She adds: ‘Kids love it. All of a sudden you find they are no longer interested in electronic gadgets but prefer to run around and enjoy the freedom of outdoors fun. There is often a festival atmosphere.’
The top luxury tent costs £180 a night, but up to eight people can share this accommodation and cost. There is no electricity but solar panels provide enough power to support a fridge, loos, shower, plug points and hot water. Other camping offers start from £20 a night if you wish to bring your own tent.
The website Go Glamping provides details of glamping sites across Britain. Other popular glamping operators include nationwide Feather Down, Surrey Hills Yurts, Secret Meadows in Suffolk and Strawberry Skys Yurts in Powys, Wales.
…AND NO MORE LIGHTS OUT
The Youth Hostel Association has reinvented itself in recent years. No longer are you expected to sleep on a rusty old bunk bed in a dormitory shared with the bobble hat brigade – along with wet socks on a radiator.
Now you will find en suite decorated rooms, designer kitchens and sometimes even leather sofas to relax on at the end of the day. Rather than a ‘lights out’ curfew call at 10pm, you can enjoy a licensed bar and round-the-clock wi-fi.
It also offers camping options that include not just sleeping under canvas but in so-called pods, shepherd huts and historic buildings. The latter include a former Dominican Friary and a moated Norman castle, costing from £15 in a shared room.
All pod cons: The Youth Hostel Association has reinvented itself
Individual membership is £15 a year for those that pay by direct debit – or £20 if using a debit or credit card. It gives you £3 off the price of accommodation. Private single rooms start from £20 while a shared room might only cost you £10. You do not need to be a member to stay at a hostel.
The National Trust is also trying to move with the times. As well as pottering around stately homes you can now camp in some of their grounds.
It offers dozens of campsites in unspoilt countryside – including glamping in yurts – as well as traditional bothies, bunkhouses and even cottages. Prices typically range from £10 a night for a tent pitch to £50 for glamping with a woodburner stove to £100 or more a night for a cottage.
It also offers ‘working holidays’ where you can learn traditional crafts, such as dry stone walling and coppicing, paying perhaps £110 for a couple of days accommodation with full board.
National Trust membership is £69 a year and enables you to enjoy discounts on what it offers – but you do not need to be a member to take advantage of all its benefits such as camp sites.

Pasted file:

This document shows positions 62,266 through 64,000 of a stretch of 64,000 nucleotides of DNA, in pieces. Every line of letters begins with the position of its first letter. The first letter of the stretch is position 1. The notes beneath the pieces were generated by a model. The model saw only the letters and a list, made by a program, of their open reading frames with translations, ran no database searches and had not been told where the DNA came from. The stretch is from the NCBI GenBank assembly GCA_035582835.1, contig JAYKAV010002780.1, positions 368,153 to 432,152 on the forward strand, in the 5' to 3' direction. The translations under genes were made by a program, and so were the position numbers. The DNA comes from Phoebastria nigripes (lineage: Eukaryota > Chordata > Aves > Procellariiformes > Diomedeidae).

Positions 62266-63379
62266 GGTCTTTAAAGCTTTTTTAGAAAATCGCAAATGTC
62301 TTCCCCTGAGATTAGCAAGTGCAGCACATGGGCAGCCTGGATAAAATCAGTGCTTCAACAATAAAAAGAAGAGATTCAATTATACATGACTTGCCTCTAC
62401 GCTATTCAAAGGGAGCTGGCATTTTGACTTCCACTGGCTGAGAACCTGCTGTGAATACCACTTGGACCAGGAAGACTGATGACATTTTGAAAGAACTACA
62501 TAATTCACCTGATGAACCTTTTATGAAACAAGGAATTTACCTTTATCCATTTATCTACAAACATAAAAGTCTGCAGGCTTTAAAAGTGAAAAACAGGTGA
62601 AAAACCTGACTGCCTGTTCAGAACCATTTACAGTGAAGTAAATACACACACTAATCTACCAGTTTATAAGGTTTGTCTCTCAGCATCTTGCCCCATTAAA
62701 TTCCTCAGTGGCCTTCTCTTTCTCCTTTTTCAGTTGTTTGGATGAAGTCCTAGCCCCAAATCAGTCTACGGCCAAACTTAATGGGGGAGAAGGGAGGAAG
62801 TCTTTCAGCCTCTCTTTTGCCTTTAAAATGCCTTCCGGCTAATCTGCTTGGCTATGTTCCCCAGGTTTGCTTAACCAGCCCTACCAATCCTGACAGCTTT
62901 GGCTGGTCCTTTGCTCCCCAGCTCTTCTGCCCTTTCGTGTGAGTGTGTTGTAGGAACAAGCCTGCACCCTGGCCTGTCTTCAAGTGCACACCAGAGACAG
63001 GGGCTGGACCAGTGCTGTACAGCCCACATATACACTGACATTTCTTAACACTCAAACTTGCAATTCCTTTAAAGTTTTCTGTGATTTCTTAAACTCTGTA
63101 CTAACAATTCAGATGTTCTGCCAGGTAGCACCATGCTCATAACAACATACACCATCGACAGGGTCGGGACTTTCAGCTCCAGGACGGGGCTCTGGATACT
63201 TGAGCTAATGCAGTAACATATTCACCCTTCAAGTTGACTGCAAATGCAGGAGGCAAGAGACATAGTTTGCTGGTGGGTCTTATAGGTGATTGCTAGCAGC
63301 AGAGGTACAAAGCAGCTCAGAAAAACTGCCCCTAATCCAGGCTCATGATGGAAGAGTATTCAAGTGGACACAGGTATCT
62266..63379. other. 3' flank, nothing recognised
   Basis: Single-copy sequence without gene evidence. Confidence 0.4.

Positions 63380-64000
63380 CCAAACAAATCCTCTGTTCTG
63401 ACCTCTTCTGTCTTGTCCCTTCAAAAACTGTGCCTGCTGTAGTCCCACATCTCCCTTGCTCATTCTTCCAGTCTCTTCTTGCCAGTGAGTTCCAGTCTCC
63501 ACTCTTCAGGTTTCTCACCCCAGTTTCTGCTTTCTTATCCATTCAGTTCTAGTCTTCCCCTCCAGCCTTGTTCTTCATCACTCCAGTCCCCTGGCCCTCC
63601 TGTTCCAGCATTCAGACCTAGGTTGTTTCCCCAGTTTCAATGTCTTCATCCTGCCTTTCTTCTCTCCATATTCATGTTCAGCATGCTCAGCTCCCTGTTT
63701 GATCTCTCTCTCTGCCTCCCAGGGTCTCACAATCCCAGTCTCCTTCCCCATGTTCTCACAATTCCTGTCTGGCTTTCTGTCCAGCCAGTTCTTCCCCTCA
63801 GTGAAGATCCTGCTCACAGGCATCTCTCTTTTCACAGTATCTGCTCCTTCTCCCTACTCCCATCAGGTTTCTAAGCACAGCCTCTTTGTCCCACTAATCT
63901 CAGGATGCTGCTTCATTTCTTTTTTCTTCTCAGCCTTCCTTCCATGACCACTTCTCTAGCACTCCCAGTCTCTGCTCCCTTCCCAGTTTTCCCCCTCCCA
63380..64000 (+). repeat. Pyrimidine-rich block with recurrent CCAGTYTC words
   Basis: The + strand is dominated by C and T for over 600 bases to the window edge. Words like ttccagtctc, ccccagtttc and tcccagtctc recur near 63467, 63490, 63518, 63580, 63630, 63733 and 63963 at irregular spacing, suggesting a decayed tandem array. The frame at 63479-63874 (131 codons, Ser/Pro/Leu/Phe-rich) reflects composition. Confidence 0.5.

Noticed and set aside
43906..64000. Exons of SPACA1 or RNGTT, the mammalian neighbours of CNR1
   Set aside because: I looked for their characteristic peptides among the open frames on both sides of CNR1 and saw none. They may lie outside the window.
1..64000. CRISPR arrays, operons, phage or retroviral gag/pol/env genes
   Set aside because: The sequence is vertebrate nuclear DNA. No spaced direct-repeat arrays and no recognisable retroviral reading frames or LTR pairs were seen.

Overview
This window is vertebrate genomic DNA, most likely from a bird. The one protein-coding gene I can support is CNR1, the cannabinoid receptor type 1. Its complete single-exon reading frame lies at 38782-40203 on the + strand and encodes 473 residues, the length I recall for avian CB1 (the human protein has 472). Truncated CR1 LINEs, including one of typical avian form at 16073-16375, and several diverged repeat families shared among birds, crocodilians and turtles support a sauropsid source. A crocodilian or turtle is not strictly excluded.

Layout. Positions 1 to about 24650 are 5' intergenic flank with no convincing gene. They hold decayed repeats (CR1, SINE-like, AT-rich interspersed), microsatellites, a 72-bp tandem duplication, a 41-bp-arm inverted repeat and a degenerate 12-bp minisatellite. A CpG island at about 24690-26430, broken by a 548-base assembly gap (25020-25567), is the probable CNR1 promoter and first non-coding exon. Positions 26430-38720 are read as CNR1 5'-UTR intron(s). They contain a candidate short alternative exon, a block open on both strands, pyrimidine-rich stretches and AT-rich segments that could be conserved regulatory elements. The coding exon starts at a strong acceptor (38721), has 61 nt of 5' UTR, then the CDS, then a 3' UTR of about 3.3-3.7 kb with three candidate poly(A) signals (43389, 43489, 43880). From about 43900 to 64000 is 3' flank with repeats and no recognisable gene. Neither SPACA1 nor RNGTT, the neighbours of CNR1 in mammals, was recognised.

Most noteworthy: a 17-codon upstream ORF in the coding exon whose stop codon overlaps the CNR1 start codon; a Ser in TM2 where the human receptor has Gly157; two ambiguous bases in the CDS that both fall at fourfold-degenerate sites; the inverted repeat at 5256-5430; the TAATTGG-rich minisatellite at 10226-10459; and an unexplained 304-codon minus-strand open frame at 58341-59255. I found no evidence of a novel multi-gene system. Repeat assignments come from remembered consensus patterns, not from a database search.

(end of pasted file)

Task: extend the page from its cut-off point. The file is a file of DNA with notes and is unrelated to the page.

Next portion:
TAKE A PEW – AND SET YOURSELF UP FOR THE NIGH IN A CHURCH
The concept of camping in a church – known as champing – allows you to experience the adventure of sleeping in a historic and tranquil location.
There are now 27 churches in Britain that have signed up to the Churches Conservation Trust initiative.
From £49 a person, users get to enjoy the entire church for themselves. Fold-up camp beds, battery-operated candles, soft chairs and tea making facilities are provided – as well as bedding for a further £25 if you do not bring your own.
Comfy: The beds set up between church pews
You cannot cook meals – so a visit to a nearby pub is usually required – but you can bring your own alcohol and share the adventure with children and pets.
The churches are no longer used for worship and the accommodation costs help towards their maintenance and upkeep.
Chana James, 38, from Althorp, Northamptonshire, regularly goes champing with husband Daniel, 42, and children William, eight, and five-year-old Daisy. She says: ‘There is something magical about sleeping in an old church surrounded by history – the atmosphere is strangely calm.
‘Magical’: The churches offer fold-up beds and tea making facilities for guests
‘You can put aside your mobile phone and other electronic gadgets and enjoy the peace and tranquillity. It is a great place to share stories, read and play cards.’
Chana says you do not have to be religious to stay in the churches – although many champers turn the experience into a pilgrimage and stay in more than one church.
Although you get a roof over your head there is no hot water or electricity – but lanterns are provided and the setting can be grander than any hotel you might consider.
Home from home: Chana James regularly goes champing with husband Daniel and children William and Daisy
Some have flushing toilets while others have dry ‘composting’ loos.
Champing is not offered all year round because the churches are not heated. Bookings can be made between now and September.
For further details visit website Champing.